This week we interviewed our colleague Jane on the subject of goals and she immediately thought of her cycling mad, GCSE studying, 15 year old son Freddie. On PlanetK2, Jane’s our friendly, efficient, energetic, enthusiastic office administrator, customer co-ordinator and all round superstar. What came out of the interview was a useful reminder to us about goals being useful, whatever performance you might be pursuing, when you use them effectively.
Young shoulders, wise head
Freddie’s got a couple of areas that are important to him in his life right now: pursuing a career in cycling and getting a good education. Pretty good focus there at 15 for starters.
Just now he’s quoting to his Mum, “Discipline is doing what you want most, not what you want now“. Wow. Get that from a 15 year old. Wherever he’s picked up that little phrase Freddie is applying it to both his school-work and his cycling in the form of a great approach to using goals.
The dream, the stages and the plan
In both of those areas, the goals are more specifically focused on becoming a professional cyclist and getting a university degree. Simple, focused outcome goals, which when achieved would open the door to some more targets. Simple, focused goals that harness some big dreams.
Diving a little deeper into his goals, there’s a good, simple structure to create the path to those outcomes. From an education point of view, Freddie’s targeted his GCSE successes and from a cycling perspective, he’s got a clear set of aims for top 10 finishes in national cycling events over the coming years. Having these goals working together for him is really helping with his mindset towards the dual pursuit. Over the last 6 months he’s come to realise that to get to the top and maintain it he’ll have to ‘drop some baggage’ and make some choices about which goal takes priority when. All the boys he’s racing against have talent but there will be dropouts as some fail to balance the conflicting demands of sport, school and inevitable socialising over the months ahead. He’s already seen over Christmas how just a week off can make a performance difference. And Jane has seen how his goals are helping him make choices.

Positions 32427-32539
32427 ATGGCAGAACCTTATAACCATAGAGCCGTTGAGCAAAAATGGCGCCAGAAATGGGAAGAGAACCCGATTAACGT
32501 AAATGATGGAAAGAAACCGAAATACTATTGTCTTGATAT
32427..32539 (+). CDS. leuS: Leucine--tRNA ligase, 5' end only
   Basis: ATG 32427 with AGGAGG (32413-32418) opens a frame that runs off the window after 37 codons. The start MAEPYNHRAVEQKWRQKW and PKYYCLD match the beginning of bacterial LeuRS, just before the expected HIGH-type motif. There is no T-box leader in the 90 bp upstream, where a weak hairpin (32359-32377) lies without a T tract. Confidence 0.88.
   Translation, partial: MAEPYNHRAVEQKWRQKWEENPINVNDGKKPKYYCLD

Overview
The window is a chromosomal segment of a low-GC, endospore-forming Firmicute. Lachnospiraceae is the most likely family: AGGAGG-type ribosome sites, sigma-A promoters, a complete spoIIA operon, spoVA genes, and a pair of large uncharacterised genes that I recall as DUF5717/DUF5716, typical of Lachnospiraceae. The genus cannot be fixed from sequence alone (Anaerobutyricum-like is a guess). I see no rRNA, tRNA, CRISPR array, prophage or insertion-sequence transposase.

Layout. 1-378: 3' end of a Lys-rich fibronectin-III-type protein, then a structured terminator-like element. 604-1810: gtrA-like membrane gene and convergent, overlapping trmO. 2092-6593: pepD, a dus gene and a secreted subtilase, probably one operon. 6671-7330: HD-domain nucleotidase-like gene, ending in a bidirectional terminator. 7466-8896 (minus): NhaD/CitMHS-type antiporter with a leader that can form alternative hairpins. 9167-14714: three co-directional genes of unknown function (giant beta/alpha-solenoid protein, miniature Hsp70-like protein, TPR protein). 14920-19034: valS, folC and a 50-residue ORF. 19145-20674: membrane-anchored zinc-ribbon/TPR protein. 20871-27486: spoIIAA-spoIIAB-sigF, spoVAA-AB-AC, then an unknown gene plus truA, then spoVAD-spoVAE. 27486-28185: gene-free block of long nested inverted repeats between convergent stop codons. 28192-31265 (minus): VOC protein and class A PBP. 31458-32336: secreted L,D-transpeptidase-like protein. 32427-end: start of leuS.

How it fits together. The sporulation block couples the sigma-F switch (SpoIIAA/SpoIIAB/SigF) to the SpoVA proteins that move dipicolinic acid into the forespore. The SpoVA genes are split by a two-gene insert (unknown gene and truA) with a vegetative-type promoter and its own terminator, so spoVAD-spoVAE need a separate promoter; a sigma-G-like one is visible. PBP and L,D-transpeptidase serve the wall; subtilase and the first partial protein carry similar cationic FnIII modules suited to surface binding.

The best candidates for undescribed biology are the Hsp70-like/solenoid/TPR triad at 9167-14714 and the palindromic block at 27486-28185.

So for cycling he has training goals and a training plan to work on with his coach. For his school-work he has the support of his parents, not so much pushing him, but prompting him to do what needs to be done. All of the prompts a reminder to choose his priorities carefully and so his focus is on the right thing at the right time.
Freddie’s dream may or may not happen, but on the way he’s learning about how to use the power of goals in whatever he does. So far his goals are working well for him.
Let’s end by replaying that line from Freddie. “Discipline is doing what you want most, not what you want now“. We love it, just like Jane loves Freddie.